Knowles: Funding needed

Republican lawmakers frown on governor's budget increases outlined in State of State speech

Posted: Thursday, January 13, 2000

Gov. Tony Knowles asked for civility, bipartisan cooperation and $900 million worth of bond packages during his State of the State address Wednesday night.

Republican leaders said they'd be civil, but insisted they'll nix the new spending Knowles promoted in his 45-minute speech.

Continuing his push for more money for child protection and education, Knowles, a Democrat, proposed two hefty bond packages. One, for school maintenance and construction, would use money from tobacco litigation to pay for $550 million worth of school repair and new construction. The second, for transportation projects, would ask voters to approve a $350 million bond issue to be paid off with promised federal funds.

It was his call for close to $100 million more in the 2001 operating budget that's drawn the most fire from Republicans, who want to cut that budget by at least $30 million. But Knowles said spending money on children and education this year will save a lot more when those kids grow up to be healthy, educated adults.

``Well-reasoned investments aren't irresponsible,'' Knowles said. ``What's irresponsible is blind allegiance to only an arbitrary budget cut number, while ignoring the rest of the enormous budget gap and this state's vital needs.''

With the difference between state revenues and spending close to $800 million for the FY 2001 budget, he said, Alaska needs to continue to work on fixing its fiscal problems. In the wake of September's overwhelming voter rejection of a plan to use Alaska Permanent Fund earnings to bridge the so-called budget gap, he said, the effort to close the gap should be redoubled in 2000 rather than avoided.


``The newspapers, talk shows and even some legislators are reporting the conventional wisdom about this session - that because it's an election year, there will be no action in addressing our growing fiscal gap - or any other tough issue,'' Knowles said. ``How cynical. I don't believe the conventional wisdom or the cynics, and I don't believe that you do either.''

He also told Legislators to try to put a constitutional amendment on the ballot allowing for a rural preference for subsistence hunting and fishing - allowing the state to regain lost control over wild resources for half the state.

Republicans, who control more than two-thirds of the Legislature, had some good things to say about Knowles' speech, but weren't impressed by the governor's call for more spending. They have also said there aren't the votes to solve Alaska's subsistence dilemma this year.

At a majority press conference immediately following the governor's speech, Anchorage Republican Rep. Eldon Mulder, co-chairman of the House Finance Committee, said he liked the governor's school bond proposal, but took offense at Knowles' characterization of GOP-mandated budget cuts.

``That really bothered me,'' he said, pointing out that Republicans love kids too. ``We're ensuring the financial future of our children and that's the best thing we can do for our children.''

Juneau Sen. Kim Elton, a Democrat, said Knowles' generally positive speech may light a fire under a Legislature having a hard time seeing through budget numbers to define where Alaska is headed.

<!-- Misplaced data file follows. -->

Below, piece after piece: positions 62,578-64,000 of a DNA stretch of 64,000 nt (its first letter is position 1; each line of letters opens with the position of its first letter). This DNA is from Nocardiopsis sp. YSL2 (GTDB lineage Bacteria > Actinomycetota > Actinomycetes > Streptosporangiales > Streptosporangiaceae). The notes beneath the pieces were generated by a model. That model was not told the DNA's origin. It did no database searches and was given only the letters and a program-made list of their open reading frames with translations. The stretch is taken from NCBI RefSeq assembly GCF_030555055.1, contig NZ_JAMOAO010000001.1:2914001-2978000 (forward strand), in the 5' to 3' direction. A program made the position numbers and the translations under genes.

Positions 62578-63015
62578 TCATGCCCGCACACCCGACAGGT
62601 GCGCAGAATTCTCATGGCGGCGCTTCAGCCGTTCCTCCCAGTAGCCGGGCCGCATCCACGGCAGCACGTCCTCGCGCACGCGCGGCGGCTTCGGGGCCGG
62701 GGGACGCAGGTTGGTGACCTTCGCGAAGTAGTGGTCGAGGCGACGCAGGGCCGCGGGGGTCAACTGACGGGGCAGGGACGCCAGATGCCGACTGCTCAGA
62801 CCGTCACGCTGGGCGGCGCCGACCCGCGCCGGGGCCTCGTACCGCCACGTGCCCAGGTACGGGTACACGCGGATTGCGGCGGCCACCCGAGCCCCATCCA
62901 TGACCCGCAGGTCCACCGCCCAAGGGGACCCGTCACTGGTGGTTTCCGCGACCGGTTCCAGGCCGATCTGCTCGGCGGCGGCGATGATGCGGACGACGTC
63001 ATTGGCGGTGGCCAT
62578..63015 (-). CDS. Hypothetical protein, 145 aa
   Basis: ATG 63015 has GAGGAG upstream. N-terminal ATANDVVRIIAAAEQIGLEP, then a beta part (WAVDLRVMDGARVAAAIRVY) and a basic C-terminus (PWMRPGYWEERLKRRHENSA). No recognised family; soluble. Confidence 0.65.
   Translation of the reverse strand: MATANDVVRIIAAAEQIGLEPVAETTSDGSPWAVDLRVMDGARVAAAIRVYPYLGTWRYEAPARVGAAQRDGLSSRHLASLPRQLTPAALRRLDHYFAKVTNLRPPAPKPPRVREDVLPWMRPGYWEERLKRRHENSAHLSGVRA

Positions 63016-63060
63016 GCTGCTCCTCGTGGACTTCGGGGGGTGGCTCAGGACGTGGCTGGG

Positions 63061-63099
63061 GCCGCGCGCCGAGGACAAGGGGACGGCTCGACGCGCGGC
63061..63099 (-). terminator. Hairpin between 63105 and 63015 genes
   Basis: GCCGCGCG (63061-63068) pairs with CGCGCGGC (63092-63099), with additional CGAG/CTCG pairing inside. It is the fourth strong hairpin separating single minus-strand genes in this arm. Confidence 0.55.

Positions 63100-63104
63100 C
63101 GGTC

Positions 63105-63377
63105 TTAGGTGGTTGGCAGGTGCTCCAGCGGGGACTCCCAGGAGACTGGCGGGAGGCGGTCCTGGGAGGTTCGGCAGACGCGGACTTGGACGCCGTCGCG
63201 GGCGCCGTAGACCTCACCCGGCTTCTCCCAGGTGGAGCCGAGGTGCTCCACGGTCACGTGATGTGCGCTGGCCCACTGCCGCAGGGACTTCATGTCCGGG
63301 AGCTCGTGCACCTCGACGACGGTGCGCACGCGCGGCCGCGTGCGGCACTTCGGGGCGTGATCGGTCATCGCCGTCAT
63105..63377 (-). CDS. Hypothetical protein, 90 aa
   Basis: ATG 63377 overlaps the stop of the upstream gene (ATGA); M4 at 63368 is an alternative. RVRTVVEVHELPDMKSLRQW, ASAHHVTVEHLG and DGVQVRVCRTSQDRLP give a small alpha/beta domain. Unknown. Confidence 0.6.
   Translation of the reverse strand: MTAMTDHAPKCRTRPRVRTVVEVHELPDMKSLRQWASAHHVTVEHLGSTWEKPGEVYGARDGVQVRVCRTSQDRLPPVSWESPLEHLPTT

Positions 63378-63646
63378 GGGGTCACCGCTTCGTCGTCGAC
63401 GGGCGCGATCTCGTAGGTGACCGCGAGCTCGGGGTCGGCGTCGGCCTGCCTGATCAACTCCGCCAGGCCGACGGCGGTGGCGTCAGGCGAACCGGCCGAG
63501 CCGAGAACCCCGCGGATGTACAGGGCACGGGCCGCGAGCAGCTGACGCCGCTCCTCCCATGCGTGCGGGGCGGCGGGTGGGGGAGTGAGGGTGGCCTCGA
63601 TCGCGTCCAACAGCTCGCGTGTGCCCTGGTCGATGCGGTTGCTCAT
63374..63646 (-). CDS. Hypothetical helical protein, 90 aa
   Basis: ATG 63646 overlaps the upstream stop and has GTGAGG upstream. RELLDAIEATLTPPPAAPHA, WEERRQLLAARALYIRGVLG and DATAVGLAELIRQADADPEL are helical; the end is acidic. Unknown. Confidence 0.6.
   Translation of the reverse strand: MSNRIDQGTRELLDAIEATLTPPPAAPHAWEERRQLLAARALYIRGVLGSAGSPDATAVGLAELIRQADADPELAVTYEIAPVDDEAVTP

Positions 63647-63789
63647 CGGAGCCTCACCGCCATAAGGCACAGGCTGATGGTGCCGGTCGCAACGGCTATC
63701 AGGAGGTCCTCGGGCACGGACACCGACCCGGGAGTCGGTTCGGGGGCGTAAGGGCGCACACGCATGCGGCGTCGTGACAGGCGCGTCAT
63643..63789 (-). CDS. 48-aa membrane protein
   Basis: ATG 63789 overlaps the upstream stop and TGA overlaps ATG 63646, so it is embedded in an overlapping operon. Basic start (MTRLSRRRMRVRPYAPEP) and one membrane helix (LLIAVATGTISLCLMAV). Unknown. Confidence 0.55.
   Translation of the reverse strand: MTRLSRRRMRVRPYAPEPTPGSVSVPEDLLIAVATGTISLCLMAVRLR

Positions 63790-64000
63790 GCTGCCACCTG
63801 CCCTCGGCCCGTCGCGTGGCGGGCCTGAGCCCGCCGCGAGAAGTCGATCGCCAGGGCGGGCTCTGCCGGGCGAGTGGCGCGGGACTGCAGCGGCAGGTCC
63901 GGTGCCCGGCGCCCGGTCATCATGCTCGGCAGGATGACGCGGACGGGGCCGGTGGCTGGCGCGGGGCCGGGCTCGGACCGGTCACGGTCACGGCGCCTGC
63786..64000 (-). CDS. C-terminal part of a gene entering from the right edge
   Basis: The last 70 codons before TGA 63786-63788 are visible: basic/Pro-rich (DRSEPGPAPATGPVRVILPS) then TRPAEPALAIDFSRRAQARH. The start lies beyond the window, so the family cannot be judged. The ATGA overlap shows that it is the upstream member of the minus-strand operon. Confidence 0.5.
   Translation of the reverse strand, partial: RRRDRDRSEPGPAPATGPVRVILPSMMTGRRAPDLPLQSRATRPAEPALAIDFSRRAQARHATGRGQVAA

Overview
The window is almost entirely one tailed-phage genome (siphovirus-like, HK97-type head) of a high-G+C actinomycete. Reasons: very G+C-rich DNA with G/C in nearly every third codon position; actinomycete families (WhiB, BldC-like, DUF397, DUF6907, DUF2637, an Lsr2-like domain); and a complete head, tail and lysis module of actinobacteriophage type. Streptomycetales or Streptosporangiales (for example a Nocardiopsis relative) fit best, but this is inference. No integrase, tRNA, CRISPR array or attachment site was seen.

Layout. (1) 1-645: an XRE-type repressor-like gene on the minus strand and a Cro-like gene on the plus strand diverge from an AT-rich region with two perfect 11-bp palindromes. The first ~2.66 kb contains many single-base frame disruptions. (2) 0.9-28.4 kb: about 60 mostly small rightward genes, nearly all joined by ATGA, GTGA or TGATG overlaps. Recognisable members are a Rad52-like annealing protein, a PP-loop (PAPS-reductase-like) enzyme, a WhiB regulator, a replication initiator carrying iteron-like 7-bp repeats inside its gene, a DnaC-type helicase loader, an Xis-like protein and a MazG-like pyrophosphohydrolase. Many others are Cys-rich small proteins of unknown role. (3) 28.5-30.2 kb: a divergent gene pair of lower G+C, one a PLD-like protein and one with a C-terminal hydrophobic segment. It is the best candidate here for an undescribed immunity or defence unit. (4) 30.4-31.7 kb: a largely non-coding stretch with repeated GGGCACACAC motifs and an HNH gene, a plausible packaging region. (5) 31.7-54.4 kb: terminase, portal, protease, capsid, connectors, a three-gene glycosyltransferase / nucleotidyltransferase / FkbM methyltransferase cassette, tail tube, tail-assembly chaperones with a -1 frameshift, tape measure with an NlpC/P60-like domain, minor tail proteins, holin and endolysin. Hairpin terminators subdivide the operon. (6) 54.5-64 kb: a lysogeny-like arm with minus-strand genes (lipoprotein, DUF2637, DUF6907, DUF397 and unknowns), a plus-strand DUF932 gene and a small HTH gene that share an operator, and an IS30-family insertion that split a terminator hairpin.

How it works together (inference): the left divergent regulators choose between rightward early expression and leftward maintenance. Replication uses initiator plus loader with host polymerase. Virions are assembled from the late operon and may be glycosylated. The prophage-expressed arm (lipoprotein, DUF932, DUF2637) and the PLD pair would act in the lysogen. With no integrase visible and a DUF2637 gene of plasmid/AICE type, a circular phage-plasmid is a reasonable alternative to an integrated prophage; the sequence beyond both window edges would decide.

``What I liked about it is he got beyond the budget dust,'' he said. ``We need to articulate a vision.''

Senate President Drue Pearce, an Anchorage Republican, told reporters that there was a vision - increased economic development and smaller government. The electorate, she said, has made it clear at the ballot box.

``We listened to the vote in September,'' Pearce said. ``The message we heard is that the majority is on the right track.

``Our commitment: Continuing to spend less.''

Knowles took time to ask lawmakers for their support of the agreement he negotiated with BP Amoco late last year, and to join him in supporting that company's efforts to merge with Atlantic Richfield Co. If approved by the Federal Trade Commission, the nearly $30 billion merger would put most of Alaska's oil production in the hands of one company.

A legislative committee will hold hearings next week on the matter.

``Delay or defeat of BP-Amoco's petition to federal regulators would be devastating to the Alaska workers and their families whose lives are on hold today,'' he said. ``That dangerously gambles with the future development of Alaska's resources.''

In support of his call for additional education spending, including nearly $17 million for the University of Alaska, Knowles said Alaska's children are facing brighter futures today.

He said 94 percent of the state's children have health care coverage and 81 percent of the state's 2-year-olds have been immunized - up from 69 percent three years ago.

But, Knowles said, more children than ever, some 1,100, are in foster care and many students will need extra help to pass a new state test - a requirement to graduate from high school.

Despite his concerns, Knowles underlined that Alaska is, generally, in good shape as it moves into the 2000s.

Riding along with the national economic expansion, he said, Alaska has seen more jobs, less violent crime, a declining welfare roll and leaps forward in children's health.

``Ladies and gentlemen,'' he said. ``The state of the state is strong.''

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